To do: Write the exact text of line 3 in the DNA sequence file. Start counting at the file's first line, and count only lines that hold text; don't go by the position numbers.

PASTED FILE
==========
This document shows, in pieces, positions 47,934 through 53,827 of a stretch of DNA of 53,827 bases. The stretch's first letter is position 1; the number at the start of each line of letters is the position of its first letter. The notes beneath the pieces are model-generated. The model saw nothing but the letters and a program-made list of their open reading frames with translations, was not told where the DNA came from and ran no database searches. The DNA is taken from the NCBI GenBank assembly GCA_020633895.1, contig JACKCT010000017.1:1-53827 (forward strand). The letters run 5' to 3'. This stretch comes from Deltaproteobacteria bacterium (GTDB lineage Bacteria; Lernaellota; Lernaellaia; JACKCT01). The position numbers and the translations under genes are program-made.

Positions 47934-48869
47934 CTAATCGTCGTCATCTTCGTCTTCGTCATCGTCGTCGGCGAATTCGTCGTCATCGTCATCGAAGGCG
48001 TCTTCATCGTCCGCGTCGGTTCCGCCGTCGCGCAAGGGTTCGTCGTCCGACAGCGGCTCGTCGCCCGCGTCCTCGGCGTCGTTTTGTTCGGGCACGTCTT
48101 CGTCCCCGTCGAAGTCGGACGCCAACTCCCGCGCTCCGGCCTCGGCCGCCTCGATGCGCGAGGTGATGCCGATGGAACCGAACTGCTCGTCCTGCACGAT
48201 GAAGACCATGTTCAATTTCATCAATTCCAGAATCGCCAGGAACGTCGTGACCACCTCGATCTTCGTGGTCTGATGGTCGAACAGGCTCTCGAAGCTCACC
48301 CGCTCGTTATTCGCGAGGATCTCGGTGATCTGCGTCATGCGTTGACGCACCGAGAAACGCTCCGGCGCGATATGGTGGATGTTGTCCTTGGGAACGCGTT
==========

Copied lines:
47934 CTAATCGTCGTCATCTTCGTCTTCGTCATCGTCGTCGGCGAATTCGTCGTCATCGTCATCGAAGGCG